One of her patients, Mr. Jones, has stated he would not choose Nurse Nancy the next time he needs home health care.  While she is always on time, arriving within the window she provides him the night before, he wishes her visits were a little later in the day.  While she always has a professional and confident appearance which does instill respect for her knowledge, she is always in a rush. Nurse Nancy talks a majority of the visit and only pauses for brief eye contact and a smile.  Mr. Jones finds that due to the environment of the visit described, he often finds himself hesitating to ask questions when she uses clinical terms unfamiliar to him or when he needs clarity.

In this scenario, it is clear the patient does not feel valued as a person due to Nurse Nancy trying to get through her day as quickly as possible. Not only is the appointment time slot not ideal, but the patient is intimidated by the terminology presented and feels as though there is not enough time for clarification.  Overall, the patient feels as though visits are not efficient and the necessary care is not being delivered.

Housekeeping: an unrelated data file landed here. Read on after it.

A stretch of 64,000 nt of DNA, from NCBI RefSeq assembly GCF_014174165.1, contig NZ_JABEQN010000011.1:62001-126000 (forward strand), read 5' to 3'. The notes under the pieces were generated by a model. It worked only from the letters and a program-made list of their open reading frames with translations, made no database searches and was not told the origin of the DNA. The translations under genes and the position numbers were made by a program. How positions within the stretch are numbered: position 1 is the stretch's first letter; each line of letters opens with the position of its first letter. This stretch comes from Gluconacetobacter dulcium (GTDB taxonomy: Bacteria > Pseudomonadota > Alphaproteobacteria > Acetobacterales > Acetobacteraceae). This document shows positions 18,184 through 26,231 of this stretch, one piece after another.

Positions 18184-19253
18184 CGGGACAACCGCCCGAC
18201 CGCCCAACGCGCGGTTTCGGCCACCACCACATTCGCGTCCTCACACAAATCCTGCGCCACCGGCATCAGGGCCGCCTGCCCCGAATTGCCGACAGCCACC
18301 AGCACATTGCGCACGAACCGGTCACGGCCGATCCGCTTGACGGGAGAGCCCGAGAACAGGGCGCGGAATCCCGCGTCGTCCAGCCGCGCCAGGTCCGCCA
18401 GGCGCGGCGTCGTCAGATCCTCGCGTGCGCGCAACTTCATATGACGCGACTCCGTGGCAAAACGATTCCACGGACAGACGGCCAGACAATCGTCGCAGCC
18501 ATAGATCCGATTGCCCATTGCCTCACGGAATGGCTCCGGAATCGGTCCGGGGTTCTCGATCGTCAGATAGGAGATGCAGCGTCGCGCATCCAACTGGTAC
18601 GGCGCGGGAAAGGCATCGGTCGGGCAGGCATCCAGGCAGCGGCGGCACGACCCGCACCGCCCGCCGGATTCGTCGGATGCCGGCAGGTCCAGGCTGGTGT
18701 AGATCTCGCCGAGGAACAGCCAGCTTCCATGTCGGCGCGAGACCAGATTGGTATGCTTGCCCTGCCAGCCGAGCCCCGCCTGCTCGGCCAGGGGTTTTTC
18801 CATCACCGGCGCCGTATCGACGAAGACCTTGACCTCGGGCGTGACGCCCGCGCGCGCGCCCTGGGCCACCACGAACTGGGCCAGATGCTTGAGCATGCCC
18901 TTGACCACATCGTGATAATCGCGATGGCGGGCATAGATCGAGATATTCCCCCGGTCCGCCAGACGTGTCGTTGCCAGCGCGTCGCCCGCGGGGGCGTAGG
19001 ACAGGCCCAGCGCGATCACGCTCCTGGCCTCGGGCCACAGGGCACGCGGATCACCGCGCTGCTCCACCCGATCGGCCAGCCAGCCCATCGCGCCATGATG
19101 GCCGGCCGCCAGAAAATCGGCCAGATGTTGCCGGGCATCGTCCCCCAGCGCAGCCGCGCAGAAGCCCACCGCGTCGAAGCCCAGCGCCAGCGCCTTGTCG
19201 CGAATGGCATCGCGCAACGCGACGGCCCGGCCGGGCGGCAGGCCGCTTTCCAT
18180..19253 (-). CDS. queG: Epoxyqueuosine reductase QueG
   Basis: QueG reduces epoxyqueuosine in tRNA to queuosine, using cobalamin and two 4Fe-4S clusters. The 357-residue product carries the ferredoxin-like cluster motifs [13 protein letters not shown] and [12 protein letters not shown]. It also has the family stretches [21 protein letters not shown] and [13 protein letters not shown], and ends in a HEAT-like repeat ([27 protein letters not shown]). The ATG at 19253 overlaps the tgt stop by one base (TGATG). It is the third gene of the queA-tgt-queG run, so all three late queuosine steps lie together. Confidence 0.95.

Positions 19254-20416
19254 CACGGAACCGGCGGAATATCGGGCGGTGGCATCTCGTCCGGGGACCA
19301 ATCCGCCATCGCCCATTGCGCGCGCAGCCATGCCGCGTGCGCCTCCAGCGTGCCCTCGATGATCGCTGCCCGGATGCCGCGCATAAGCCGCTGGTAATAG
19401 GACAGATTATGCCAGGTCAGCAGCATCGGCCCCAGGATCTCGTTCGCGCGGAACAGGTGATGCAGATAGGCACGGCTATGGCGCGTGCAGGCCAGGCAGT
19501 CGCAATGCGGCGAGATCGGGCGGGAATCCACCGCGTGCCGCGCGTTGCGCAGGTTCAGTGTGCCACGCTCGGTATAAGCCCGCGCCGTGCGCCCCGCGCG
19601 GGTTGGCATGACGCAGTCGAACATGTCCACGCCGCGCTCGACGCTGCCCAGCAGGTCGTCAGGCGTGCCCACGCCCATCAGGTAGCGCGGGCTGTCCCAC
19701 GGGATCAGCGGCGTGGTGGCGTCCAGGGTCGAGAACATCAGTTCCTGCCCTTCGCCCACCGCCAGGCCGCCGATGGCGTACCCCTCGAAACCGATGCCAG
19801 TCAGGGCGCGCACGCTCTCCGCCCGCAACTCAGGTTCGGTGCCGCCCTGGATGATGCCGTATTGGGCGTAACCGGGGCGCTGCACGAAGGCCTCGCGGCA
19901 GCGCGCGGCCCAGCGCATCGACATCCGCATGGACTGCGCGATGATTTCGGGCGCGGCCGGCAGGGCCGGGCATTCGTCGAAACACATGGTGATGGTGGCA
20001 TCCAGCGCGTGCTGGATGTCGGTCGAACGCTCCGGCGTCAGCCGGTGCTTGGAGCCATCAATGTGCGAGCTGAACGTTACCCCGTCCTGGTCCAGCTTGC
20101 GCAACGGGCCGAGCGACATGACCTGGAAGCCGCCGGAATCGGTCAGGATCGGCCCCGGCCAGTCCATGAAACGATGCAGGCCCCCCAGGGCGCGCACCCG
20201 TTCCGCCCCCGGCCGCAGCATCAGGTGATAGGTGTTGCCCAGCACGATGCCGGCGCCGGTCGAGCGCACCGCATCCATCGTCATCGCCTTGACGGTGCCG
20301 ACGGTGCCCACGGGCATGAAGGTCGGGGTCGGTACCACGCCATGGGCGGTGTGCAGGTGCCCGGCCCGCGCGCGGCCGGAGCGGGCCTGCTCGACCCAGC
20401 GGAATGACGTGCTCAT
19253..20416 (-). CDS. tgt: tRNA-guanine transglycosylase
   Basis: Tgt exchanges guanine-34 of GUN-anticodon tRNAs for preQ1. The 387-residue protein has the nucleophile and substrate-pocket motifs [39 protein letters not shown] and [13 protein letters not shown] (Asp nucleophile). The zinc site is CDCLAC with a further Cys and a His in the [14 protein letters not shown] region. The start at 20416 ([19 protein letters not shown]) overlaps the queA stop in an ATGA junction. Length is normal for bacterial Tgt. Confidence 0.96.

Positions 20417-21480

How does this affect a home health agency at large? Let’s revisit the original survey question: “Willingness to recommend the agency to friends and family.” When a patient feels unvalued and has strong opinions, there’s a higher chance they will complete the HHCAHPS survey. Although Nurse Nancy believes her visits with Mr. Jones have been successful in improving his clinical condition, the survey will tell a different story.

Clinicians must be sensitive to a patient’s perception and how they interpret visits through actions and words. Let’s look at three small steps that can be made day-to-day during patient interactions to improve patient satisfaction:

  • Sit down, relax, and make eye contact – It is important to always be aware of what your non-verbal language may be communicating to your patients. Your body language impacts patient care including factors such as time spent interacting with the patient, body posture, and proximity to the patient. Eye contact is one of the strongest ways to create a connection with a patient and a comfortable environment. Clinicians should examine how they are presenting themselves to a patient.